2011 Obama State of the Union Address:
Each year, the President sets his intention for the coming year with the State of the Union Address. (Read A Summary of Obama's 2012 State of the Union here.) The focus for President Obama's 2011 SOTU speech was job creation. However, most analysts agreed the speech focused on long-term solutions, such as education. An aggressive, immediate job creation stimulus program was missing. Instead, newly-elected Republican majority in the House, which was focused on reducing government spending.
Background: Economic Climate Was Still Not Strong:
Obama gave his speech during a time when the economy was slowly recovering from the financial crisis. He tried to boost consumer confidence, which was still below the critical 100 level. Confidence was low thanks to a 9.5% unemployment rate, a sluggish housing market and a $14 trillion federal debt.
Summary of the Major Points:
Obama's 2011 State of the Union address was a good indicator of the priorities in the FY 2012 Federal budget, which was released in early February. Obama's speech was supposedly to create jobs, but the actual specifics were weak. Obama said he would add 100,000 math and science teachers within 10 years and make the tuition tax credit permanent. In continuation with the ARRA stimulus program, he vowed to expand public works projects.
Obama also agreed to reduce the corporate tax rate, but suggested closing loopholes so the net effect on the budget would be zero. He also proposed freezing the discretionary spending budget at current levels, which he said "would reduce the deficit by more than $400 billion over the next decade." He also called for the expiration of the Bush tax cuts for income over $250,000. Contrary to his campaign pledges, which were anti-free trade, he agreed to approve a free-trade agreement (FTA) with South Korea.
Obama Continued His Green Focus:
Obama's goals was to cut oil consumption by 785 million barrels by 2030. As he mentioned in earlier speeches, Obama promised to boost renewable-energy investment by more than 85%. He would partly fund this by ending the $4 billion-a-year in tax subsidies to oil and gas producers. He also continued his promise to add 1 million alternative energy vehicles by 2015.
The immediate impact of Obama's business-friendly speech was the Dow went above 12,000 for the first time since 2008. Other impacts won't be so clear. Although the speech was supposed to be focused on job creation, it was primarily long-term. Improving education will make America more competitive, reducing the need to outsource jobs. Only half of our students are science-proficient. However, it doesn't immediately help today's unemployed. Public works projects will provide a boost to construction worker, but research shows this isn't the most cost-effective way to create jobs.
Obama's deficit reduction plans won't put a real dent in the $14 trillion debt. His proposal to reduce tax loopholes in the corporate tax rates isn't specific enough to know how it will really affect the budget. The best news was his reversal on free-trade agreements. Studies have shown that FTAs, like NAFTA, drive economic growth.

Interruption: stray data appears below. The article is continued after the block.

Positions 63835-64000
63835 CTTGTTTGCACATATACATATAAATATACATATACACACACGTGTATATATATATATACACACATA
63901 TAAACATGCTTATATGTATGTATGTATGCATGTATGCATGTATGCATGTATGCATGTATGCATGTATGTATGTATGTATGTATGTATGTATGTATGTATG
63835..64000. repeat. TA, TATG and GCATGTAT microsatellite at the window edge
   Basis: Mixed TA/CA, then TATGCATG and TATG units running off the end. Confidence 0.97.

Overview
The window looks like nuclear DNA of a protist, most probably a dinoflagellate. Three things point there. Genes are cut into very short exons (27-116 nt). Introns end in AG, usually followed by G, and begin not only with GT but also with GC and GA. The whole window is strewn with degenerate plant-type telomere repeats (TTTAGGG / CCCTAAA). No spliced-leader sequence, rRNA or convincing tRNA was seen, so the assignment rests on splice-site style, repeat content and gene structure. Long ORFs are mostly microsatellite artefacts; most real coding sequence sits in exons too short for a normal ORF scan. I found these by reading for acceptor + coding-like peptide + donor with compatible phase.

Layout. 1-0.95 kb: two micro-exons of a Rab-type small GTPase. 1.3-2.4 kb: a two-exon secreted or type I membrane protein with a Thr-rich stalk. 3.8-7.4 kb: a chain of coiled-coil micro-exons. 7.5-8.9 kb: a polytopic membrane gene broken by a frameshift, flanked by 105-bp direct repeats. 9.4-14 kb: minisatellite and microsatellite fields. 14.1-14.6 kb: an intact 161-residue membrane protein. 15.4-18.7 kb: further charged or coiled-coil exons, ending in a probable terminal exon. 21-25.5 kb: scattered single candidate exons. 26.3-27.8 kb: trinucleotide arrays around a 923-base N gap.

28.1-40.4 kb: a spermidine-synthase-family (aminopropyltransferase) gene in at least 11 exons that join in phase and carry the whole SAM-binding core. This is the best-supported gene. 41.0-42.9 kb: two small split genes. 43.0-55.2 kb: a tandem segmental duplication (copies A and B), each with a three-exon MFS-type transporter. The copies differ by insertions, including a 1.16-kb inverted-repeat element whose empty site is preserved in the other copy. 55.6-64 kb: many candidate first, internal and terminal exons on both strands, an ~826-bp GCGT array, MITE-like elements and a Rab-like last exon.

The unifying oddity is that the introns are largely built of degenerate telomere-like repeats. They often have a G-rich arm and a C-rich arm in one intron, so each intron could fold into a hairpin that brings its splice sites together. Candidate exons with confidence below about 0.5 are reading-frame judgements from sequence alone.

President Obama's 2011 State of the Union Address encouraged Wall Street, following on the heels of the $858 billion tax cut package signed during the 2010 lame duck session. The focus of this year's State of the Union Address was job creation - and that means business-friendly incentives.
Wall Street liked the fact that Obama wanted to reduce the corporate tax rate without adding to the deficit. How? Close tax loopholes so the net effect on the budget would be zero. Obama's plan to freeze the discretionary spending budget at current levels was seen by Wall Street for what it was - continued stimulus spending, since the budget is at the highest level it's ever been. Businesses also liked Obama's reversal on approving the free-trade agreement (FTA) with South Korea. Obama campaigned against free-trade agreements in general.
Obama knows Americans want him to create jobs. He did emphasize education spending as a way to train more engineers and scientists. However, corporate tax cuts are not the best way to add jobs. Unemployment benefits are the best, creating 19 jobs per $1 million in benefits. Payroll tax cuts are next, adding 13 new jobs for every $1 million in cuts. The worst? The Bush Tax cuts, which will only create 4.6 jobs for every $1 million spent. Corporate tax cuts will add to corporate profits, but we've already seen that it hasn't translated to more full-time, full-benefit jobs.
Despite all the deficit-reducing rhetoric, very little was said that will actually reduce the $14 trillion debt, which is already 95% of everything the U.S. economy produces in a year. No big plans to cut the largest spending category, Defense and Security spending, which was $890 billion in the FY 2011 budget. The talk is that Social Security ($730 billion) and Medicare ($490 billion) may be cut. And that doesn't seem to bother Wall Street at all.
What Obama Left Out of His Speech:
Instead of Obama's plan to keep spending at 2012 levels, House Republicans proposed slashing spending to 2008 levels. This would reduce the deficit by even less than Obama’s plan, according to Stan Collender, a former congressional budget analyst. Obama also did not really protect Social Security benefits, which the Republicans had targeted as a way to reduce the deficit. Obama did not specify how much of the defense budget he would trim above the 2% cut already being proposed. FTAs with Colombia and Panama were also left out.